• A good example of this is custom photo gallery implementations or even the built-in WordPress galleries feature, which depends on post IDs.
  • You will need a scripting plan to alter the post metadata as needed to match the new post ID assignments. Remember that you can use the _original_post_id meta key to determine which posts have changed and their original IDs.

Publishing Schedules and Site Activity

  • With what frequency are posts created on both sites? This will determine the merge timing and how much data will need to be brought forward using a large initial import followed by smaller delta imports. Content fixing will need to be done at each step and will change the timing available. It’s usually best to move as much as possible in the first migrations and then delta-import smaller chunks of content immediately prior to launch.

Quality Assurance

  • Migrations that involve merges will need additional time and effort dedicated to QA. Because these relationships can be altered, you’ll need to come up with a plan for determining a representative sample of posts or other content to check for consistency. It’s best to do this with the initial large import prior to launch to discover and flag and fix any potential data issues.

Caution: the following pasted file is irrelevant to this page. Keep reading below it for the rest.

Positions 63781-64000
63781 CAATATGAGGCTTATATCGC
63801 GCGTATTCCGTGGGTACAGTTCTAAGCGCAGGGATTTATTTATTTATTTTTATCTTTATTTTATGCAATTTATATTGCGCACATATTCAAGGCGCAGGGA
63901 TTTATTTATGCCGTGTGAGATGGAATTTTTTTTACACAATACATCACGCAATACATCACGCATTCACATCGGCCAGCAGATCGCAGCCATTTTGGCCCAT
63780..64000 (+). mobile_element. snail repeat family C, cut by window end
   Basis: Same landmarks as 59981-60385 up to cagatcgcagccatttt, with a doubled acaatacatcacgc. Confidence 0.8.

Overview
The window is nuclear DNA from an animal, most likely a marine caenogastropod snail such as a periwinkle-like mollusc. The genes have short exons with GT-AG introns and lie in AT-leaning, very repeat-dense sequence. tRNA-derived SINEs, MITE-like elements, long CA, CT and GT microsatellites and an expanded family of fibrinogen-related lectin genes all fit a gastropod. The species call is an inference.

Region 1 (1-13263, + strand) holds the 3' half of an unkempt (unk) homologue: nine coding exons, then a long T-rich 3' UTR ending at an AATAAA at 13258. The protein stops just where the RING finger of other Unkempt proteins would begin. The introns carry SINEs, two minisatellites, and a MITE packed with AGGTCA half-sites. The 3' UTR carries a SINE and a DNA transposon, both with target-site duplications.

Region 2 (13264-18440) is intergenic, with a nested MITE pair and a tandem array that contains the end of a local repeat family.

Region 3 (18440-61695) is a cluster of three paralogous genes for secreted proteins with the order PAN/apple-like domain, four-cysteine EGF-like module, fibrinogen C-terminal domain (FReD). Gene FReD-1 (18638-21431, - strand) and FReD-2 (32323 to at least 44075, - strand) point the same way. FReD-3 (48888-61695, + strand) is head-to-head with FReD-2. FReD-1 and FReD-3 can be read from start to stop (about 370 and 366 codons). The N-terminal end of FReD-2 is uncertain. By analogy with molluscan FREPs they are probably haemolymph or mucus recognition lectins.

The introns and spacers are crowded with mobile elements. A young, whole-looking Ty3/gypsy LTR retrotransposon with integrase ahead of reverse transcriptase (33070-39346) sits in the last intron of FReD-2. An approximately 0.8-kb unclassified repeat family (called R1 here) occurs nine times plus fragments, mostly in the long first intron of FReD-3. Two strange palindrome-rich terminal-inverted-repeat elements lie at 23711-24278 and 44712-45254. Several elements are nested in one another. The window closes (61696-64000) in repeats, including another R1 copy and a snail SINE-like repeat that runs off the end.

Who Should Perform the Merge, and When?

Site merges can and will be performed in different ways depending on the combination of source sites and target sites. Depending on the requirements of the site, it may make more sense for you to perform the merge before the site is moved to WordPress.com VIP at all.

The merge should happen completely prior to moving to WordPress.com VIP if:

  • You are merging more than one site to WordPress.com VIP and the merge can be completed prior to your launch on WordPress.com VIP, or
  • You are merging more than one site that is no longer active into a site that is also no longer active, whether it is on WordPress.com VIP already or not.

The merge should happen entirely on WordPress.com VIP if:

  • You are merging any site into a site that is already live on WordPress.com VIP.

There may be situations where a combination of the two situations is best. Please discuss the merge process with WordPress.com VIP Support for more details.

Starting the Site Merge Process

As with any import to WordPress.com VIP, please contact WordPress.com VIP Support as much in advance as possible so we are aware of and can schedule resources to assist you with the merge process. Make sure you inform us that the import is going to have merged content.